begin
      NSWin.standardWindowButton(NSWindowZoomButton).setEnabled(False);
      NSWin.standardWindowButton(NSWindowZoomButton).setTarget(nil);
    end;

Setting the ‘target’ to nil is necessary, otherwise the Enabled property will get automatically re-enabled – roughly, you can think of the button as having had an action assigned to it when created, and setting the Target to nil as like setting the Action property to nil again.

FMX/OS X tip: enabling compiler optimisations to avoid weird startup crashes

I wasn’t able to trace the precise change that did it, but at a certain point I had the peculiar problem of an OS X debug build crashing at startup, and hanging the IDE if I attempted to run it in the debugger. Switching to the ‘release’ build configuration allowed it to run, but when you’re working with a framework that is so, er, work-in-progress as FireMonkey, not being able to run an application in the debugger for a certain target platform is rather debilitating.

Seeking to investigate the problem, I created a copy of the project and progressively removed units until it ran properly again. This led to things getting even weirder though, since use of generic types in unit initialization clauses or class constructors was seemingly the straw that broke the camel’s back! However, I finally hit upon a solution, which was to enable compiler optimisations (the default is ‘off’ in the stock debug configurations). To do this, I went to Project|Options, chose the second node down (Delphi Compiler -> Compiling), ensured ‘Debug configuration – OS X platform’ was selected in the combo box at the top, then ticked the ‘Optimization’ box and finally clicked OK.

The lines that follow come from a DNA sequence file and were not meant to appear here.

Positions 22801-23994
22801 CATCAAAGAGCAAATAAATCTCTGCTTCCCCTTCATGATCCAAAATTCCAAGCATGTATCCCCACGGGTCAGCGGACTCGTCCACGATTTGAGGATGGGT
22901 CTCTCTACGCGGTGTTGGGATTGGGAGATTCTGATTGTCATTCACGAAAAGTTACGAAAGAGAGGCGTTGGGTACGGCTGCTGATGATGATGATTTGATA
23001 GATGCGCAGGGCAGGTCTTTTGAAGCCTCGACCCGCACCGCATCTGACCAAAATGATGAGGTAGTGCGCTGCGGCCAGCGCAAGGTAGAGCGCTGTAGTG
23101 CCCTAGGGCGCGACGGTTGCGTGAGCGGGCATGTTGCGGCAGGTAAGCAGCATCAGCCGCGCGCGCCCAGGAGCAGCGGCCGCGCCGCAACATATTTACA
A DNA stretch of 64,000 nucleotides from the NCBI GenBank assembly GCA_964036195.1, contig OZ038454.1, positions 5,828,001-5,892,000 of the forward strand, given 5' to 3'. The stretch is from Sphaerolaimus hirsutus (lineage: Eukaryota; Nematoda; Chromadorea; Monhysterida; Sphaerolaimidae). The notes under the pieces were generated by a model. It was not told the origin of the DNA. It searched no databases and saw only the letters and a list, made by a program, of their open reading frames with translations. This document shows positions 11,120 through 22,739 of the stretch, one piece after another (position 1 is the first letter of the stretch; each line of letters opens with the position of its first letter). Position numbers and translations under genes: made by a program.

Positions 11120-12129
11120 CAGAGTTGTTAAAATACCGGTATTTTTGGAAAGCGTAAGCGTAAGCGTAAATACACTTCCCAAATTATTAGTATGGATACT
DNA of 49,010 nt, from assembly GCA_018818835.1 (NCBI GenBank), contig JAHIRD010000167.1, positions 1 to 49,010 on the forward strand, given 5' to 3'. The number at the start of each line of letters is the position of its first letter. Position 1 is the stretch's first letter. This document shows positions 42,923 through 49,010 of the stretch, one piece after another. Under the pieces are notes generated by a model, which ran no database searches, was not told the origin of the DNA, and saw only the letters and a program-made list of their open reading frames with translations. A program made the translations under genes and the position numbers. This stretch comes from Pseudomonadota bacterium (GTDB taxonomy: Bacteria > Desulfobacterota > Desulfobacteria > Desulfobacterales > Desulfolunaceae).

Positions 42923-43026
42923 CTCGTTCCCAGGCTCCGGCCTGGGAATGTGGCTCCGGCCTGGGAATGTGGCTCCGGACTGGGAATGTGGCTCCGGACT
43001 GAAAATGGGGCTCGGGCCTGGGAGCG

Notwithstanding this issue, overall I’d say remote debugging in XE2 and XE3 from a Windows guest to an OS X host is pretty smooth (if a bit bumpy once exceptions get raised), so don’t let this put you off…

FindFirst on OS X – two small tips

If using FindFirst/FindNext/FindClose when targeting OS X , there’s two things to keep in mind:

  1. To search for items with any name, use a mask of ‘*’ not ‘*.*’.
  2. If enumerating sub-directories and sub-directories of sub-directories, remember to check faSymLink or you may find yourself in an endless loop.

The following code demonstrates getting both things right, assuming you just want to ignore directory links like you would a folder shortcut on Windows (thanks to Primož Gabrijelčič in the comments for making the caveat clear):

procedure DoSearch(const Path, FileSpec: string);
const
  SAnyMask = {$IFDEF MSWINDOWS}'*.*'{$ELSE}'*'{$ENDIF};
var
  Info: TSearchRec;
begin
  //find files in the immediate directory...
  if FindFirst(Path + FileSpec, faAnyFile and not faDirectory,
    Info) = 0 then
  try
    repeat
      //work with found file info...
    until FindNext(Info) <> 0;
  finally
    FindClose(Info);
  end;
  //find sub-directories and recurse
  if FindFirst(Path + SAnyMask, faDirectory, Info) = 0 then
  try
    repeat
      if (Info.Attr and faDirectory <> 0) and
         (Info.Name <> '.') and  (Info.Name <> '..') and
         (Info.Attr and faSymLink = 0) then
        DoSearch(Path + Info.Name + PathDelim, FileSpec);
    until FindNext(Info) <> 0;
  finally
    FindClose(Info);
  end;
end;

As an aside, both these things I previously forgot in the public version of one of my book demos (ahem), but the source is now updated in the SVN.